Writer: Mia Gaudin 
Editor: Jess Holly Bates

PLEASE! EXPLAIN! is the first in our CrossPollination series of creative response writings from the performances during PAWA. Mia Gaudin a writer/lawyer living in Wellington, recently having completed her first novel as part of her Masters in Creative Writing at the International Institute of Modern Letters.  As well as reading, writing and appearing in the Waitangi Tribunal, Mia spends her time eating vietnamese sandwiches and pretending to bike up hills. Here she responds to Please Explain Sacred, a durational performance by Jazmine Rose Phillips and Jess Holly Bates. 

Photo Credit: Essi Airisneimi



Please, explain. You smelt like a spa and the music was lovely, calming. Sacred. There was citronella or something more complex in the air. The light was coming from low on the ground and I waited my turn. Please. It was cold, the water, and I didn’t expect that.


I wanted to be wrapped up warm because the north wind was coming in a tunnel down the street and everything was concrete around us. I am curious about other women’s bodies. Sacred. When the veil fell from your face eyesnoselips cut into the space and you became real. Explain, please.

Not just a body there. Explain.

My friend washed my feet and I didn’t think too hard about how wrong that really was because I knew my friend had chosen it and I couldn’t stand back and see my friend as subservient even though that’s what my friend was playing at. Explain.



Congratulations, winner, you created a threshold. We went through it, all of us, and into a space with cold feet and cold floor and we crouched under the woolen red web. There were objects with no rules around them.   Please. Explain. You tore a needle from a packet and dipped it in a bottle marked ink. Took to your wrist. Explain. A blue hand. I couldn’t watch. Scared. Scarred. Please. Please. Move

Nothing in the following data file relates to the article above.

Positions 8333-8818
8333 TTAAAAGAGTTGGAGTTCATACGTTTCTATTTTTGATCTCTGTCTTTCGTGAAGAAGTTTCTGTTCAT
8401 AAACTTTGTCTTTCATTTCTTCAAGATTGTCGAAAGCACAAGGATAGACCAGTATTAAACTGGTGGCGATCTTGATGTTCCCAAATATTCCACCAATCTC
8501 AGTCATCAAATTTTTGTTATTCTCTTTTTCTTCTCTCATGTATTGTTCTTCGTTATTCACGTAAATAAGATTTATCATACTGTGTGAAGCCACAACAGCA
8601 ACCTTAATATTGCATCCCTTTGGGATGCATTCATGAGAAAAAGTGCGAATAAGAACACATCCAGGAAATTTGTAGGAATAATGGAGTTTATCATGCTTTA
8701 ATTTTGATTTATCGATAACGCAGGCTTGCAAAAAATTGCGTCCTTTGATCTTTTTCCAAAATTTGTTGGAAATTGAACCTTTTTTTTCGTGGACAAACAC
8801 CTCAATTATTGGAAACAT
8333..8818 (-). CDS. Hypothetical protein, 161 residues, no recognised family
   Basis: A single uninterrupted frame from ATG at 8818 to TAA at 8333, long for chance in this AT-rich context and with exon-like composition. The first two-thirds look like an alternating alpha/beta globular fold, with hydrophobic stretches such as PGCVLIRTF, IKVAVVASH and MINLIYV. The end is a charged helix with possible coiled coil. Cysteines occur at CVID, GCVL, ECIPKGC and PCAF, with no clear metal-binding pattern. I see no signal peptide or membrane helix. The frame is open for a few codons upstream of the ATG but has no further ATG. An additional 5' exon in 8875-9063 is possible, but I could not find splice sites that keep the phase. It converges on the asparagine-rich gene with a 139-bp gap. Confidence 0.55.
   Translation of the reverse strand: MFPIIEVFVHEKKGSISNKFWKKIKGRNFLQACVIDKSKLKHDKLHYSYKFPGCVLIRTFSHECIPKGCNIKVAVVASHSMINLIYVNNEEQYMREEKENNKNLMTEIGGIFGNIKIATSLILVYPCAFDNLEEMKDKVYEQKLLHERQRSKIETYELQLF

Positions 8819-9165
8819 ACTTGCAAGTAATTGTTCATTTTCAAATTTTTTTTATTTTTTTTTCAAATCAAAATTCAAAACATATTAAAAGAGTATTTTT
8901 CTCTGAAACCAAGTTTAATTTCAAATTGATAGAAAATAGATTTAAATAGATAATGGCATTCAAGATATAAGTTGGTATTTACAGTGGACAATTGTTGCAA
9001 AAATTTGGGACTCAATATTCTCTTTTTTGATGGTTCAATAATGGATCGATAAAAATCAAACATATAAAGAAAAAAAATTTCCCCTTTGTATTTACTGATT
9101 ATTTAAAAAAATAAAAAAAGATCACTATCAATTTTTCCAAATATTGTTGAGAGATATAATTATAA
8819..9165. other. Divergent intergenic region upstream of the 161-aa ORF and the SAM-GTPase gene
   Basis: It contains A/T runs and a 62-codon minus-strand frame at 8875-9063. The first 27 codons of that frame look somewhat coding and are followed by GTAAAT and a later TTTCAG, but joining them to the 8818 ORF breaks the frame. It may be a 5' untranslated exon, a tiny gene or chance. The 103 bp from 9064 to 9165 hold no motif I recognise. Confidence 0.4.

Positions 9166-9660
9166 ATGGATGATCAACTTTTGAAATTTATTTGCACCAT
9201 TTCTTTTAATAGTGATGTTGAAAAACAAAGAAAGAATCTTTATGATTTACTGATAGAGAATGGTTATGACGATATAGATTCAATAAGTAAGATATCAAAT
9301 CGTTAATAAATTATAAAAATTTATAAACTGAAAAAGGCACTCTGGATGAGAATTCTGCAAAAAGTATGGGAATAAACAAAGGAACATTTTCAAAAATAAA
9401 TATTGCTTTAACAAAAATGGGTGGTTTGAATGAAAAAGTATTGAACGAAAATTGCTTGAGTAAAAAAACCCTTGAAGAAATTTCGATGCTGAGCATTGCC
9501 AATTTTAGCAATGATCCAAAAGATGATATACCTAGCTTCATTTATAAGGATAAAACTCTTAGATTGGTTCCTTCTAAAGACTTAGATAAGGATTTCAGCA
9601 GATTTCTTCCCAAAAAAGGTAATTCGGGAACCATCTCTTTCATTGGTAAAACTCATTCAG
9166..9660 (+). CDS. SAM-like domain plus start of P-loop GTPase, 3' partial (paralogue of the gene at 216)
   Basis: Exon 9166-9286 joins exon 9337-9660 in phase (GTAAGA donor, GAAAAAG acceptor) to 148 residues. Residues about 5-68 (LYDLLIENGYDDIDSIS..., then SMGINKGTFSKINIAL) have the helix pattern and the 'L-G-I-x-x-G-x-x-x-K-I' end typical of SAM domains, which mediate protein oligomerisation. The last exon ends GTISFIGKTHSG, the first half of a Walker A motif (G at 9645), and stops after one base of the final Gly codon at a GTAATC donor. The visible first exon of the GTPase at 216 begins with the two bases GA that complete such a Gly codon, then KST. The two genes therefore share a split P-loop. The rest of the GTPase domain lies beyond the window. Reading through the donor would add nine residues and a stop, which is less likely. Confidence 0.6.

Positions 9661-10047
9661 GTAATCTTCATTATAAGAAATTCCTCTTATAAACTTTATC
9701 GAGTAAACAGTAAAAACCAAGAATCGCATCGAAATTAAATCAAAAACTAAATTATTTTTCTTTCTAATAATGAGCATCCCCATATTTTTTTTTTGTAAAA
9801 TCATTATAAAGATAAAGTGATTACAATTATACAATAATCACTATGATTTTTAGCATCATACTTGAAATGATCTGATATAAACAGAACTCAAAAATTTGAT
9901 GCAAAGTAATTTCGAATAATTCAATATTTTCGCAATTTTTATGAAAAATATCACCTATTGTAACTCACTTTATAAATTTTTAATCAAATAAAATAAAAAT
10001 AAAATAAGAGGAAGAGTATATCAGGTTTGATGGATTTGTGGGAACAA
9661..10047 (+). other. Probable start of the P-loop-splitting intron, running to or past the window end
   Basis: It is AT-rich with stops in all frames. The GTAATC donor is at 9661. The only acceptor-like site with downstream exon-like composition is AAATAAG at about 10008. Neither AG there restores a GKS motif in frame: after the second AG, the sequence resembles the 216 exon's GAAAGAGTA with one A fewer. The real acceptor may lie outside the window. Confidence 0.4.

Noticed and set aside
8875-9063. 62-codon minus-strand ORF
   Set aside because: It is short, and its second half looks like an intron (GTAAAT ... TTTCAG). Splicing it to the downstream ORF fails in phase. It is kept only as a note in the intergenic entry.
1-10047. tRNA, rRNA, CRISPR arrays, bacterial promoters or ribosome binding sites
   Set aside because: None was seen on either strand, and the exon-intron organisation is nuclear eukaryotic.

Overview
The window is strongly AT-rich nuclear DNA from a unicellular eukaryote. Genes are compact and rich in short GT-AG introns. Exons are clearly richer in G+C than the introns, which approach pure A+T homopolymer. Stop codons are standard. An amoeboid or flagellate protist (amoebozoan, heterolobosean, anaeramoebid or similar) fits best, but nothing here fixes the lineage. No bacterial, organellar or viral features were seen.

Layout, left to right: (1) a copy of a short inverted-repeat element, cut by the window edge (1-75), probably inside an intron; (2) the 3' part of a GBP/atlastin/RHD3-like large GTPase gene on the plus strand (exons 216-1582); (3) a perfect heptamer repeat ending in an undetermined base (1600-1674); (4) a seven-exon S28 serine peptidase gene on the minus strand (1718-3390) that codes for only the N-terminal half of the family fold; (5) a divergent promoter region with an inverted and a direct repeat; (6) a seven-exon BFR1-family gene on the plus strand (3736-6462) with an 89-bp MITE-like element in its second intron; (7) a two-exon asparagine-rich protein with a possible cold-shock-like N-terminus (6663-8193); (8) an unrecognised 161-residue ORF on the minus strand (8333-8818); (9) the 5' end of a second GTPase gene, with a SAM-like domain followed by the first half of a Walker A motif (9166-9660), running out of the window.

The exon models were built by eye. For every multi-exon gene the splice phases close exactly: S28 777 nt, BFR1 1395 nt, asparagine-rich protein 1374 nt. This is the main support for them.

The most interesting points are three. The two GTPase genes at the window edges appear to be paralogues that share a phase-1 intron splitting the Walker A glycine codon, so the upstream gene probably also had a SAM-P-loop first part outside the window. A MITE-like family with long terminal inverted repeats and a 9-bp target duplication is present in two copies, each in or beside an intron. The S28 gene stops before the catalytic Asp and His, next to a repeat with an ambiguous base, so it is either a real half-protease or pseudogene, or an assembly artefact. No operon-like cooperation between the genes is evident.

People kept coming and you kept washing and the rest of us waited and didn’t know what was happening; if we should leave. Explain. Sacred? The room was waning. I smoked a cigarette. A man uploaded your ass to Instagram. Rolled a rubber boob across the ground. Talked about pizza.




You is plural. Two bodies. The same skin, muscle, hair, breasts. The flatness of your stomachs was astounding. Jess. Jazmine. We didn’t talk about your perfection, the comfort you (that’s plural), had with yourselves. I don’t even feel I can comment because to do so, would I be disrespecting the Safer Space Policy? Would I be oppressing you to tell you that in the performance I compared my body to yours? Both of you. Do I have too much power in writing this? Am I asserting it over you? Am I being fat-phobic just by looking at your body and seeing you have less cellulite than I do?



So much seems sacred. Too much? Not





Break. Power points. Jackets. Heels. Still naked. Full office sex presenting a slide show on tapu. The conversation had already started and we were entering at the end without context.

How and why do Pākehā adopt Māori tikanga and tapu?

The communication plain but still elusive; the arguments weren’t evident. This isn’t a debate, I know, but I wanted to understand what was being said. I was cringing. Maybe this was the point.

Right?   You were aware of this effect. The irony in binary.

Right?    The contrast with the sacred so stark. Intentional.

Right? Perhaps I am too willingly offended? Making it too sacred?

Right?         I’m a pākehā woman too and so easily





Salt. Chalk. Drawing our souls. We are moving and fully immersed. This is magic. Sacred. We are bodies and we are everywhere.  A poem like an incantation. The woman next to me scrapes a bone across the concrete. Another one is winding the red wool into a ball. You are washed and we are back in the spa but it’s cold. Did I mention it’s cold? Explain? But then the singing starts and it’s like three ohms 1 2 3 at the end of yoga but over and over 3 2 1 1 2 3 and it’s impossible not to join. Sacred. Sacred.  And of course, cake. A ritual with

no need to explain. 



Writer: Mia Gaudin. Editor: Jess Holly Bates

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